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session an any house session today, making her way into the house chamber. what you see there is statuary hall and soon we'll see senators making their way to the house chamber as well. we'll watch that. laura brown, so if there's an objection, how will it work? guest: well, so, if there's an objection, it has to be in writing and it has to be signed by both a house member and a senator. we are anticipating there will be at least a few states that will be objected to. arizona being the first one. the states are read out alphabetically and those electoral ballots are then recorded alphabetically. in some ways, i think viewers might be familiar with it in thinking about how the roll call of the states works at the nominations. at the party conventions. right. the state is named.
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the electoral ballots are then reviewed. they are then tallied. objections are then heard. so we are anticipating that there will be one from arizona. there's likely to be one from georgia. as well as pennsylvania. host: exactly. arizona, there's 11 electoral votes there. in georgia, 16. and then in pennsylvania, 20. we've also learned from reporting on capitol hill that senator ted cruz, republican of texas, plans to object to arizona's electoral college votes. senator josh hua lee, republican of missouri, intending to object to pennsylvania. then kelly loeffler, republican of georgia, she plans to make her way back to washington if she's not already here to object to georgia. now she just lost her special
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election race to waff yale warnock in the special election yesterday. on your screen you can see more lawmakers making their way into the house chamber. joint session is supposed to get under way around 1:00 p.m. close to 1:00 p.m. when that happens of course we will bring you gavel-to-gavel coverage of that has there been any other dramatic electoral college moments in the past, laura brown? guest: well, we certainly have seen objections in the past. i mentioned those objections that have only come from one chamber. but we have also had a recent xample of an objection after the 2004 election. we saw a representative join with senator barbara boxer in putting forward an objection on ohio's vote. and at that moment, the joint session essentially dissolved,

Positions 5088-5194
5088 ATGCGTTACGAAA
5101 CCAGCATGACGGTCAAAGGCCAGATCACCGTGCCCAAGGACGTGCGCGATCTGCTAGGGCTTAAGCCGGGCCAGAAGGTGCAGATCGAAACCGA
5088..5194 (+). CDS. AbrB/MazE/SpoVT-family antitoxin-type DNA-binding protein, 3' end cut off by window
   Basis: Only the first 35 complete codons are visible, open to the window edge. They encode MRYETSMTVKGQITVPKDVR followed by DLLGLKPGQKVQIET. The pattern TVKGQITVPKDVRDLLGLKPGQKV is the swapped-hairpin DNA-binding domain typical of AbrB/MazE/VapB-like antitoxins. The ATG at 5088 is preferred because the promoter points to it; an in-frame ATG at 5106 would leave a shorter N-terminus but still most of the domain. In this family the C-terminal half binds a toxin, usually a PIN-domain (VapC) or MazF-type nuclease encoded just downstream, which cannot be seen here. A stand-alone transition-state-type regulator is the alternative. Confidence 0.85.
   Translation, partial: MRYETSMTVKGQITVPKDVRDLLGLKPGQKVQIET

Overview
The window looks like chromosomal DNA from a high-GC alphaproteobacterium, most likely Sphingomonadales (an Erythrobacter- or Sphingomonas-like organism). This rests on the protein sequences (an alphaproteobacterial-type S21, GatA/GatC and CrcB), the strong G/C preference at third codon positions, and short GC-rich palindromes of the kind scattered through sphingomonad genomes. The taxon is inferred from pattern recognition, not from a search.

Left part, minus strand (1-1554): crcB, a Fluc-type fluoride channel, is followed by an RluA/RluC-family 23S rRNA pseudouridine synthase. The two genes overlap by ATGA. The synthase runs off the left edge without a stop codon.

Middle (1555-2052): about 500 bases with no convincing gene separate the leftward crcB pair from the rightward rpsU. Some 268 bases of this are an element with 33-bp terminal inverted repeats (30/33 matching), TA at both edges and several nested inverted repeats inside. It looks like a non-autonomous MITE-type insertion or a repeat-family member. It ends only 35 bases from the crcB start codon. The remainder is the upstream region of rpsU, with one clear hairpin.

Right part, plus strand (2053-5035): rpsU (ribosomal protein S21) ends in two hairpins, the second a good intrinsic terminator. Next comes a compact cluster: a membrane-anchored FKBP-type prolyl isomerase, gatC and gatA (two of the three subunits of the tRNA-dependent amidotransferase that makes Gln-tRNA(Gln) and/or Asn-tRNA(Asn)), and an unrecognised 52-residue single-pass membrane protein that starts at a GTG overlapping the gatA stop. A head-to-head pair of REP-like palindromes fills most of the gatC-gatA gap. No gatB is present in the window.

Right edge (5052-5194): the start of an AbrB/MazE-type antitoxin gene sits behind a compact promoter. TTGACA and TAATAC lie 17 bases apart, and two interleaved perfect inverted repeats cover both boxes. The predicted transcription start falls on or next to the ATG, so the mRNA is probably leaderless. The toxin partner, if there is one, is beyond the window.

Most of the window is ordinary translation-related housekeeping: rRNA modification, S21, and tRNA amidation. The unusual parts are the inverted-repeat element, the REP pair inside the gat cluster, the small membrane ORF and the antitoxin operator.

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the senators removed back to the senate, each chamber took up the debate and in 2005, that objection was resoundingly rejected. we anticipate that we will see each one of the objections that occur today being rejected within each chamber. we know as we discussed the speaker of the house, nancy pelosi, will be prepre-siding over the house. there's some uncertainty about who will preside in the senate, whether in fact that would still be vice president pence, whether it will be the president pro tem, senator grass lee, or whether we would see majority leader mitch mcconnell preside. but we do know that that debate will take place for two hours in each chamber. and there will be alternating
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points of view, no member can speak for more than five minutes. host: how has that process played out before? guest: well, i mean, the process just plays out where each side essentially has their moment in the sun, right? you have a rotating number of members who are speaking. you have five minutes from essentially one side in favor of the objection, another five minutes from someone against it. it is the case that members can essentially give their time to their colleagues, should they choose to do that. but there is no real provision r the debate to just go on interminably or for members to, if you will, filibuster the entire time. host: speaker nancy pelosi sent out a letter to members saying
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when they make their arguments to these oklahomas it will be a civic lesson on the floor. laura brown, thank you for your time. appreciate it. guest: thank you for having me on. host: and we'll go up to capitol hill now as the house session comes into order.
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the sergeant at arms: madam speaker, the vice president and the united states senate.